Buy a pair of 1-1/4 inch World War I wheels made by Williams Brothers, and a piece of music wire that will fit into the holes of the wheels. Bend and cut the landing gear wire from this piece. Glue the landing gear in the slot that you cut in the three balsa fuselage pieces. Paint the entire plane with two coats of thinned clear dope. Use a fine grade of wet-or-dry sandpaper to smooth the wood. When the dope is dry, glue the bottom wire to the cutout in the fuselage bottom. When you are sure this is dry, glue the four 1/8 dia dowel wing struts in the holes in the bottom wing. When the glue begins to set, glue the top wing to the pylon P-1. When doing this, line up the four wing struts to the holes in the top wing; this is the hardest part of the construction, so have plenty of patience and take your time. Be sure your wings are perpendicular to the fuselage. Let this assembly dry over night. It is best to use straight pins to help secure the wings in place while the glue is drying.
Glue the stabilizer to the notch provided in the fuselage rear. Glue the fin and rudder in place. A small triangle can be used to check the tail to be sure it is perfectly vertical. If you can't find a small triangle in your local five-and-ten-cent store, check an office equipment supply store. They gen-erally carry drafting tools. You'll find that a triangle is a very useful tool. Use it to guide your knife when cutting straight edges, such as your wings.
Now that you have glued the tail surfaces in place, the lower rudder piece can be glued to the bottom of the stabi-lizer and the rear of the fuselage.
The entire aircraft is painted with clear dope. Add a little thinner to your dope, and I wouldn't advise using more than one color coat. Remember, the lighter your model is, the better it will fly. You may use craft trim tape and decals to decorate your D-7. Paint the plane with the color of your choice. It is best to use a high visibility color such as orange, red or yellow.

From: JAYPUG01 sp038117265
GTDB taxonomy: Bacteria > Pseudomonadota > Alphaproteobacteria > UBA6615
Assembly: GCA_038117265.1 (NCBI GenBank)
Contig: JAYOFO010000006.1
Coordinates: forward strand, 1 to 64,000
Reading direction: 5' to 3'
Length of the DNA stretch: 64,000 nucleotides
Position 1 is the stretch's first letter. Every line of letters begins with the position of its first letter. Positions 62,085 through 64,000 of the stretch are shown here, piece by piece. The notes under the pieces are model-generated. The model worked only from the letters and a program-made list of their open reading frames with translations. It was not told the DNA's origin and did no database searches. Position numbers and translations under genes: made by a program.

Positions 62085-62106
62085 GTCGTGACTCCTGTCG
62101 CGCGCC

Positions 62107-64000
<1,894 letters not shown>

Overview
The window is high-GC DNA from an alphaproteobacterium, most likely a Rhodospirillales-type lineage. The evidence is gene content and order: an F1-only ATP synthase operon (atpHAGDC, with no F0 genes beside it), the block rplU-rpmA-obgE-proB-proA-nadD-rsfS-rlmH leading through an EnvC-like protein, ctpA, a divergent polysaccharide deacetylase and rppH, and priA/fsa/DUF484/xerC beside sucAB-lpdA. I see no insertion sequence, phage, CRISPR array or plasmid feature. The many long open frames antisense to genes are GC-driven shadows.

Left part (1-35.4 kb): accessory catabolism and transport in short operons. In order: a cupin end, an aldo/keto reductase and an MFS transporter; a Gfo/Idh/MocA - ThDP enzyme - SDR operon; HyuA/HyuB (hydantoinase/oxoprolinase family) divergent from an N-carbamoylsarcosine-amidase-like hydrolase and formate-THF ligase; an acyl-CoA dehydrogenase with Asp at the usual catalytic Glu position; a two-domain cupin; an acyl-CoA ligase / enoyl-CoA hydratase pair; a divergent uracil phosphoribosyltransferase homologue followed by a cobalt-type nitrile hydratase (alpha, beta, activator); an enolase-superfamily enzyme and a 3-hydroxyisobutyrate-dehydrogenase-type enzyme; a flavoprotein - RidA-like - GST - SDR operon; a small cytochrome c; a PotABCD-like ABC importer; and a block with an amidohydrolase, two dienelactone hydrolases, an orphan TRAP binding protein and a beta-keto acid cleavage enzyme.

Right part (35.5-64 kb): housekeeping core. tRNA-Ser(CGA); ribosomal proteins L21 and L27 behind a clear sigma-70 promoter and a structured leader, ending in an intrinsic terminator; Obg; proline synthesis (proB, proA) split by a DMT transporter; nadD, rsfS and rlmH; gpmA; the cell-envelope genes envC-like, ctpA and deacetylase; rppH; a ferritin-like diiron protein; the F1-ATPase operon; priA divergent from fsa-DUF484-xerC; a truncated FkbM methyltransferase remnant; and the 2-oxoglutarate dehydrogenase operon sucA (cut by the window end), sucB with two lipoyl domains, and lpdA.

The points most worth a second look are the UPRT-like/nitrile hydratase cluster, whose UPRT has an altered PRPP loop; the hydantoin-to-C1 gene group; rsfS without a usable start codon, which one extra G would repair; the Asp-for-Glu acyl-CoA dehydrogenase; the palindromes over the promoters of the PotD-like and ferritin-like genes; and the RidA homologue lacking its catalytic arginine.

Since the author had a large field available, there was no danger of his 0-7 flying out of sight. You may need to limit your motor run. While dismantling the engine is not always recommended, one way of cutting down an engine run is to partially fill the tank with small balsa blocks and to time the resulting engine run until you have the desired run. Or the fuel can be measured out with an eye dropper and timed for run, after which the same amount of fuel can be added for each flight. The model flies well but is fairly heavy and not inclined to glide very long.
Bolt your .020 to the firewall. I used a 5-1/4 x 3 prop and the plane moves out pretty fast. Before you use power, test glide the model over tall grass. You should strive for a long straight glide. If the ship dives, bend the rear of the stabilizer up and, if it stalls, bend the stabilizer down. Your first flight should be under reduced power and with a little left rudder. Experiment until the ship flies in large circles to the left, if you should develop any problems in trimming the aircraft, try to get an experienced free-flighter to help you."
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Scans from dfritzke, cleanup by Circlip.